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Copyright 2016 Fresh Air. To see more, visit Fresh Air.

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Senate Filibuster Changes: More Evolution Than Revolution

Jan 24, 2013
Originally published on January 24, 2013 9:28 pm

Update at 9:25 ET Senate OKs Filibuster Deal

The Senate voted Thursday to limit filibusters in a rare bipartisan vote that would reduce but not end the number of times opponents can use the procedure.

Here's more from The Associated Press:

"The changes were broken into two pieces and approved by votes of 78-16 and 86-9. In both roll calls, Republican opponents were joined by Sen. Bernie Sanders, a Vermont independent who usually sides with Democrats. Many of the GOP "no" votes came from tea party-backed senators like Sens. Mike Lee, R-Utah; Rand Paul, R-Ky.; and Marco Rubio, R-Fla.

"The two votes and a brief debate took less than an hour, impressively quick for the Senate. They came after a more typical day that featured a sprinkling of senators' speeches and long periods when the Senate chamber idled with no one talking, while private negotiations off the floor nailed down final details."

Our original post:

After threatening to gut the rule that lets a single senator bring the upper house of Congress to a virtual halt with relative ease, Senate Majority Leader Harry Reid, D-Nev., has agreed to tweak rather than transform the filibuster.

Reid reached a deal Thursday with the Senate's top Republican, Kentucky's Mitch McConnell, that would put some new limits on how and when a senator can slow or stop action on a bill or a nomination.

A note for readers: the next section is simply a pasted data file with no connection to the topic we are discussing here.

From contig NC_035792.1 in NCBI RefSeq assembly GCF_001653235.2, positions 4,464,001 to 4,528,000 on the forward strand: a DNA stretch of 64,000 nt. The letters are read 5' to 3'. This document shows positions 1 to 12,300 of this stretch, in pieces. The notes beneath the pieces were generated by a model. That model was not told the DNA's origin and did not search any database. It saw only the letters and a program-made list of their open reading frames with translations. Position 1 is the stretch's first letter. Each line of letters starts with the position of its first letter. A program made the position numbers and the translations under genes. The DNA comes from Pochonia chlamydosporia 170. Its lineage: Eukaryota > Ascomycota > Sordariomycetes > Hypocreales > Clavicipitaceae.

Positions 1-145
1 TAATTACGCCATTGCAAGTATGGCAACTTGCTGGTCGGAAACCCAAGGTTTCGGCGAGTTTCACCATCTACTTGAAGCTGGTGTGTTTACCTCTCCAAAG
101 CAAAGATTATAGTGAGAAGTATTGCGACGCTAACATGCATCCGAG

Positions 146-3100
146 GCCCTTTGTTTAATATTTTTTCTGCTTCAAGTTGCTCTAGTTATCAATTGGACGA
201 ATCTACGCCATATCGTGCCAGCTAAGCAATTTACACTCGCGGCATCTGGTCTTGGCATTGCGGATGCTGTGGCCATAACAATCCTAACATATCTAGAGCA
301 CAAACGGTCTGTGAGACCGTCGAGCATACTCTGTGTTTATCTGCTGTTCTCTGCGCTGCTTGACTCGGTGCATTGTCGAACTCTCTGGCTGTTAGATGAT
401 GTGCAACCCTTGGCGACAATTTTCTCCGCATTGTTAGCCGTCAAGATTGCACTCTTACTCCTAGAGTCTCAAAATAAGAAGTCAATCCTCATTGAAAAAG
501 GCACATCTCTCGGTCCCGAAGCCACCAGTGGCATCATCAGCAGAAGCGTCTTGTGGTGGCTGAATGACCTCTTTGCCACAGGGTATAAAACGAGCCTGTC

But the agreement would not come close to requiring a "talking filibuster" — as some Democrats had wanted. That change would have forced senators to continuously debate a measure if they wanted to block an up-or-down floor vote.

Democrats now enjoy a 55-to-45 vote advantage in the Senate. Importantly, the changes would not stop the minority party from forcing the majority to muster 60 votes to overcome a filibuster, whose use has become routine in recent years.

Since shortly after the November elections, Reid had threatened to push through major changes to the filibuster, and to do so with a simple 51-vote majority if necessary. Republicans argue that changing Senate rules should require a 67-vote supermajority.

As of Thursday afternoon, the proposed changes still awaited a vote in the full Senate, but were expected to pass with bipartisan backing because of the blessing of both Reid and McConnell.

Rules governing the Senate are arcane, as are details of the Reid-McConnell pact. But here's how National Journal explained the importance of key provisions:

"The emerging deal is narrow in scope and won't make new laws necessarily easier to enact. But it would allow Senate Majority Leader Harry Reid, D-Nev., to manage better the Senate's gridlocked calendar. The pace of business in the Senate has slowed amid a procedural arms race in recent years as Republicans have increasingly forced Democrats to muster a 60-vote majority even to begin debate on a bill. That process, in turn, consumes days of Senate floor time. ...

"Under the accord, Democrats would gain the ability to skip a procedural step, which is called the 'motion to proceed,' to begin debate on a bill. In exchange for that power, Reid has agreed to allow the minority the chance to offer at least two amendments to such fast-tracked legislation. (Democrats could offer two amendments, as well.) Republicans have [chafed] under a practice in which Reid doesn't allow them to offer amendments to bills, which they say has left them little alternative than to filibuster."

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